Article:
I’ll be honest I had to look over my past posts of Windows Phone 7 to figure out where I used to stand on Microsoft’s latest grab for the smartphone market. Initially I was sceptical, figuring that this was Microsoft’s extremely slow reaction to their competitors gnawing away at their market share. I acknowledged the fact that Microsoft has the power of numbers working for it with masses of developers poised to take advantage of a mobile platform but recognised the fact that if they were serious about the mobile space they’d be invested in it already. Finally I came to like the platform when Microsoft upped the ante with the default feature set, including features for free that their competitors had long been charging for. However after that initial glowing review I hadn’t heard a lot about the Windows Phone 7 had been a rousing retail success nor its dismal failure so I figured it was just going to fade off into obscurity, much like their Kin did before it.
Today however brought the first bit of news that I’d heard about the platform in a long time. Whilst there wasn’t a massive land rush to acquire Microsoft’s latest offering there was a respectable amount of sales:
Sales are ramping well as our reputation is growing for offering users a unique experience and are in line with our expectations – especially when compared to other new platform introductions. With a new platform you have to look at a couple of things, first of all customer satisfaction. As I mentioned before, we’ve seen great response on the complete mobile phone experience.
Another is phone manufacturer sales – phones being bought and stocked by mobile operators and retailers on their way to customers. We are pleased that phone manufacturers sold over 1.5 million phones in the first six weeks, which helps build customer momentum and retail presence.
We know we have tough competition, and this is a completely new product. We’re in the race – it’s not a sprint but we are certainly gaining momentum and we’re in it for the long run
Some quick maths will tell you that 1.5 million handsets in 6 weeks works out to roughly 36,000 handsets sold per day. Whilst this pales in comparison to Android’s 300,000 activations and is a drop in the bucket when compared to Apple’s 230,000¹ it’s still a decent number considering the giants that they’re going up against. Since they managed to release well before the holiday buying period it will be very interesting to see how their holiday sales figures turn out as that will be telling as to how much momentum this particular platform has.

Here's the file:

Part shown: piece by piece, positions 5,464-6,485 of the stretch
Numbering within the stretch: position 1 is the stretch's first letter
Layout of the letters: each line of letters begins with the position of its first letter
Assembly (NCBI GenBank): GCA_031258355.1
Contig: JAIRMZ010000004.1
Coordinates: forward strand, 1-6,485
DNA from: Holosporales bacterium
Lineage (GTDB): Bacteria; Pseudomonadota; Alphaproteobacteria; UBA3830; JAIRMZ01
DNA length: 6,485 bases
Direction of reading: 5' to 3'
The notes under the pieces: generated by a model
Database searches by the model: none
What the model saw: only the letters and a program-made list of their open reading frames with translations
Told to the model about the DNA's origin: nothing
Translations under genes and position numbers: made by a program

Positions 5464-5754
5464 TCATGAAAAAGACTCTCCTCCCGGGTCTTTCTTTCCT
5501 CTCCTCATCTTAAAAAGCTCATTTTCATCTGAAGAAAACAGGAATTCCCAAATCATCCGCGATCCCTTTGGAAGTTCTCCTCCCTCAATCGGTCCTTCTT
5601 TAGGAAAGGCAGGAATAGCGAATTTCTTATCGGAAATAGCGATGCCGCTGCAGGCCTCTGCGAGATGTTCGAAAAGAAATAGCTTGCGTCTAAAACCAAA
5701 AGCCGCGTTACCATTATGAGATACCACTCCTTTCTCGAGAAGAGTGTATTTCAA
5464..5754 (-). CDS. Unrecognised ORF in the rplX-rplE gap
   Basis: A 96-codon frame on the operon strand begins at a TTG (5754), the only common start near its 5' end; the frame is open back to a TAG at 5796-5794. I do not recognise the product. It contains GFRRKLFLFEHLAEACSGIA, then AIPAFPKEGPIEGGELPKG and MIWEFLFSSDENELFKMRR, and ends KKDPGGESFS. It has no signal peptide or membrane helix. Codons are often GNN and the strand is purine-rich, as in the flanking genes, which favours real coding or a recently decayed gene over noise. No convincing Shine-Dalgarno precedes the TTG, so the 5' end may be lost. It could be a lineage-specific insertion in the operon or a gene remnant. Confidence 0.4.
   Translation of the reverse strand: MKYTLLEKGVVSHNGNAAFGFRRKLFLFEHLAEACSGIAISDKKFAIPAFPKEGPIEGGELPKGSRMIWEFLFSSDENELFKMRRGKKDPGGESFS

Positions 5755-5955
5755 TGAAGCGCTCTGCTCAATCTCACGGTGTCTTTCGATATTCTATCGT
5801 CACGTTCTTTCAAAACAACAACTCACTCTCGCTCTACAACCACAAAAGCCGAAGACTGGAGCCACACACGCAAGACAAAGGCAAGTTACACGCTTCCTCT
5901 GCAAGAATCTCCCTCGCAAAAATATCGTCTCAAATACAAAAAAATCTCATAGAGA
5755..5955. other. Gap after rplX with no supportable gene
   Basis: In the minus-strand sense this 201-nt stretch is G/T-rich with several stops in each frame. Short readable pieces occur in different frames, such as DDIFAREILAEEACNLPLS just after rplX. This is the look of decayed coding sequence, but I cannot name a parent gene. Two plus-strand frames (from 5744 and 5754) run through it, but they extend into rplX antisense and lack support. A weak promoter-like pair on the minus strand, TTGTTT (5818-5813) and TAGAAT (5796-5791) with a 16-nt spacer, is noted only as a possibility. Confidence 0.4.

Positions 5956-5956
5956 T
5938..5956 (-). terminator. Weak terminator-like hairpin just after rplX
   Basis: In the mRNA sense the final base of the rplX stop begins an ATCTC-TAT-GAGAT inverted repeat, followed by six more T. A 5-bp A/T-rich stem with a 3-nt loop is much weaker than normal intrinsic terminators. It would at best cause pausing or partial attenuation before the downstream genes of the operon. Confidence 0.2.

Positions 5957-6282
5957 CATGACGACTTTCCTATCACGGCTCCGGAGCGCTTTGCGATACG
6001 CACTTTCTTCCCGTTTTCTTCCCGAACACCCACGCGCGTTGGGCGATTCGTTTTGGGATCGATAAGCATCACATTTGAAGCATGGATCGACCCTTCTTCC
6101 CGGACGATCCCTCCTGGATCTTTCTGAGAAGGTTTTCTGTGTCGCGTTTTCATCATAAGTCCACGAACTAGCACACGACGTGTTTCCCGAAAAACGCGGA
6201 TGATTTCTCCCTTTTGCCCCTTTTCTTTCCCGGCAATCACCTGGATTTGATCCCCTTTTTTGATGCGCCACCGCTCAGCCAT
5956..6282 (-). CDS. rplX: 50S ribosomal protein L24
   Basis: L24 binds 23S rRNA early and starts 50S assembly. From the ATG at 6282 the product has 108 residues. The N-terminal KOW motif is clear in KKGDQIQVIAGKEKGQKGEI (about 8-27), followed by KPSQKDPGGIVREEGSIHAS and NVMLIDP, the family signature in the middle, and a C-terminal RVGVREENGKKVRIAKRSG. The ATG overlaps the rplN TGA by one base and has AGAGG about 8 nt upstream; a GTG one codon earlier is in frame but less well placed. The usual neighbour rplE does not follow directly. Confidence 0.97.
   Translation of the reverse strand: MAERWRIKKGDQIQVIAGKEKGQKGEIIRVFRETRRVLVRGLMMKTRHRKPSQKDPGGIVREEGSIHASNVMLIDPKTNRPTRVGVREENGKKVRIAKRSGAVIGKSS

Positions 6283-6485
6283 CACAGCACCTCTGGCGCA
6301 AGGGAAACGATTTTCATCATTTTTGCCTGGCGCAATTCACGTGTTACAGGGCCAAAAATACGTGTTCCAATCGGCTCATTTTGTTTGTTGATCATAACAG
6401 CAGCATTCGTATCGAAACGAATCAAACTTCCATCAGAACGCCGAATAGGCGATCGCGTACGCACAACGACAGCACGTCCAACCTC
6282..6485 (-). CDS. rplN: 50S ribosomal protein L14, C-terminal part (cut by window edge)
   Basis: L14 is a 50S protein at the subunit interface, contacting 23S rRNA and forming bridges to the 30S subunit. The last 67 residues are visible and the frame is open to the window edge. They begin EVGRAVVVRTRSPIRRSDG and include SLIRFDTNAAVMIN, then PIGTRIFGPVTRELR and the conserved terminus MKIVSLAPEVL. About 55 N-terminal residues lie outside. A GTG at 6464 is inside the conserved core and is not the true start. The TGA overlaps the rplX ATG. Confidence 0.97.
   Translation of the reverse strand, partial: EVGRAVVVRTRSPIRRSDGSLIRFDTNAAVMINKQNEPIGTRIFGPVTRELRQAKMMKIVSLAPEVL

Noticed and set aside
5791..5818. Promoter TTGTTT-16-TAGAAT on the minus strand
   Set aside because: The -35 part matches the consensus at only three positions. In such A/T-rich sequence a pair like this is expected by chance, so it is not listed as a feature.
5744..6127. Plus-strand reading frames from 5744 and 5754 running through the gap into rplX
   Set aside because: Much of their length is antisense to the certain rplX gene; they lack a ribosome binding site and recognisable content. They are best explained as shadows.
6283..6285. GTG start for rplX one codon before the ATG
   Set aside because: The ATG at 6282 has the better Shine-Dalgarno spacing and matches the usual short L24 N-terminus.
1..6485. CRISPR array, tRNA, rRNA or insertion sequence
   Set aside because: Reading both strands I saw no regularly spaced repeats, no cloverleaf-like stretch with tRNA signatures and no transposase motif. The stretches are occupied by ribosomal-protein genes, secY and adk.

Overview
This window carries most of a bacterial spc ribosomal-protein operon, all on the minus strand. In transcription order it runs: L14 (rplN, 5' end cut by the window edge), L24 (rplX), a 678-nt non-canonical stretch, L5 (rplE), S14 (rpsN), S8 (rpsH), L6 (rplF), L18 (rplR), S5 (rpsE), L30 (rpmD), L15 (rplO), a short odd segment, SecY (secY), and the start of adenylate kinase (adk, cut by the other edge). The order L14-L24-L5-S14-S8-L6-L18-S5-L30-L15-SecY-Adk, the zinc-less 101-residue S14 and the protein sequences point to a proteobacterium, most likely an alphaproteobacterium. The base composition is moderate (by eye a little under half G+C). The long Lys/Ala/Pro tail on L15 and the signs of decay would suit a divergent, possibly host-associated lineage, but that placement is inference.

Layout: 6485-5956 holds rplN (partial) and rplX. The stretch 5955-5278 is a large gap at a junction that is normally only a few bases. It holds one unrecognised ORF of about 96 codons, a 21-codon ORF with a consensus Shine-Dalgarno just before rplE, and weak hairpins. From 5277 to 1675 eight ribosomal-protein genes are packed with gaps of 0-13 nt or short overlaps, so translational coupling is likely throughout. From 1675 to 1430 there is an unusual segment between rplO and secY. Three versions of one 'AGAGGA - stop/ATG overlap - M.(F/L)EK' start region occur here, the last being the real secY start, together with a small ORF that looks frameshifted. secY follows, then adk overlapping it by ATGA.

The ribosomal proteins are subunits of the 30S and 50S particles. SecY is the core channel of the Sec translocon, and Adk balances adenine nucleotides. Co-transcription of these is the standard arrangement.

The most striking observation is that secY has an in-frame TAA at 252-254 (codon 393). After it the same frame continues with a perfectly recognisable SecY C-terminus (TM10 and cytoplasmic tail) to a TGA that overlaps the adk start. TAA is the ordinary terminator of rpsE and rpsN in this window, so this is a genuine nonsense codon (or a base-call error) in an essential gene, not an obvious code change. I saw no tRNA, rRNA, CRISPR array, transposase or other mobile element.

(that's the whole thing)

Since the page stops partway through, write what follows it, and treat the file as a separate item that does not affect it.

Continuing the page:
Still though for any developer looking to develop for the mobile world Windows Phone 7 is probably the last platform on their list. Developing for Apple arguably has the best potential for revenue generation from direct sales with Android providing better results from ad based programs and both of them have audiences much larger than Microsoft’s 1.5 million loyal fans. Whilst the barrier to entry might be lower for a long time Microsoft developer anyone really serious about mobile development will take the time to learn a more popular platform. The time invested in learning a new platform is nothing compared to the number of people you’ll be able to reach by developing on something other than Windows Phone 7.
Yet again I find myself back on the fence, unable to say with conviction how I feel about Windows Phone 7. In reality it looks like a solid product and the relatively decent number of sales in its first month and a half of life is definitely promising. However it’s coming to the party about a year or two late with Apple and Google both providing very mature platforms with a large, established fan base. I’d still love it if the platform became popular as it would reduce the amount of work I’d have to do but the harsh reality is that even if it does happen it’s a long time away and they’ve got a long way to go before they’re matching the numbers that Google and Apple have enjoyed for so long.
¹It’s now estimated at up to 270,000 per day, but I couldn’t find a source that states that directly.